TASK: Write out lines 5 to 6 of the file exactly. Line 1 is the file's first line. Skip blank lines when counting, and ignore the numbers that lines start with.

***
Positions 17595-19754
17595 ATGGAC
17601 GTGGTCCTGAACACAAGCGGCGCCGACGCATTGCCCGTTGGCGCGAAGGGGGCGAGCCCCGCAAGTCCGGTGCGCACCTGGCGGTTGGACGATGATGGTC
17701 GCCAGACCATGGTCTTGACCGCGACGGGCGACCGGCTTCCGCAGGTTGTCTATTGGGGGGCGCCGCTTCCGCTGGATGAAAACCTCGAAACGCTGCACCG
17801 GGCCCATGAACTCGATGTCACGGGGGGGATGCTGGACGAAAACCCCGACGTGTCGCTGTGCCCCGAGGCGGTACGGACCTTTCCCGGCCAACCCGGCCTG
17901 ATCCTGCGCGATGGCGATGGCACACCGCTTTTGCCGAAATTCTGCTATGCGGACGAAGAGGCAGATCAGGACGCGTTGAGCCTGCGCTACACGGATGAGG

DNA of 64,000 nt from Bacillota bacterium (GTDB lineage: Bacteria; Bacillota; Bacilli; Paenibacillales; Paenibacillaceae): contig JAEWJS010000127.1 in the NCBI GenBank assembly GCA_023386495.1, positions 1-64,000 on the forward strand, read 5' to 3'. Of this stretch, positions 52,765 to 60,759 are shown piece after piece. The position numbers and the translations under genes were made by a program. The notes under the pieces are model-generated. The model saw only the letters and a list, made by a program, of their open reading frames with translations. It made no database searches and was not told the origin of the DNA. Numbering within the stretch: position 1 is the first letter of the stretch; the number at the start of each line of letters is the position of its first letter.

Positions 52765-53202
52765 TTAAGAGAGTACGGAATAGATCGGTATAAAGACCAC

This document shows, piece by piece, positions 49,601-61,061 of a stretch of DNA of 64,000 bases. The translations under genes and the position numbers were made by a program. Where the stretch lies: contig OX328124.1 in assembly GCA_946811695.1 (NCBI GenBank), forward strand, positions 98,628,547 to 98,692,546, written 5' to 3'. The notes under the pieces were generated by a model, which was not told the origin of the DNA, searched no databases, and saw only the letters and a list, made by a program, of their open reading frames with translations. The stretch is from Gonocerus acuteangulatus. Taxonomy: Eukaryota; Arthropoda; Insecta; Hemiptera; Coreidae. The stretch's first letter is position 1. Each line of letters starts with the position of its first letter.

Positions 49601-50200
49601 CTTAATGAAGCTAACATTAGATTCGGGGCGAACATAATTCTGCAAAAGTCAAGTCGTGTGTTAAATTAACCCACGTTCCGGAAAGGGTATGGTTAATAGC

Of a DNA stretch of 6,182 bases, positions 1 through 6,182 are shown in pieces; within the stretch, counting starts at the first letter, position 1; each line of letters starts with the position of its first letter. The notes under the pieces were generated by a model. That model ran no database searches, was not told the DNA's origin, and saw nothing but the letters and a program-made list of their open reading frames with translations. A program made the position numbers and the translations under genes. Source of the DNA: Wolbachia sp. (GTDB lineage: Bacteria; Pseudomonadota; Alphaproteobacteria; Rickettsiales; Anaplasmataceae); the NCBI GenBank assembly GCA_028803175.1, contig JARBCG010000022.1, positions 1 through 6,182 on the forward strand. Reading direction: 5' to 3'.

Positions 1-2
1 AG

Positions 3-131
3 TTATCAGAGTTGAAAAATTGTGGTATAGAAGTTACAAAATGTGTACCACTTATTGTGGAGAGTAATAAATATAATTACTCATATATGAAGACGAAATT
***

17801 GGCCCATGAACTCGATGTCACGGGGGGGATGCTGGACGAAAACCCCGACGTGTCGCTGTGCCCCGAGGCGGTACGGACCTTTCCCGGCCAACCCGGCCTG
17901 ATCCTGCGCGATGGCGATGGCACACCGCTTTTGCCGAAATTCTGCTATGCGGACGAAGAGGCAGATCAGGACGCGTTGAGCCTGCGCTACACGGATGAGG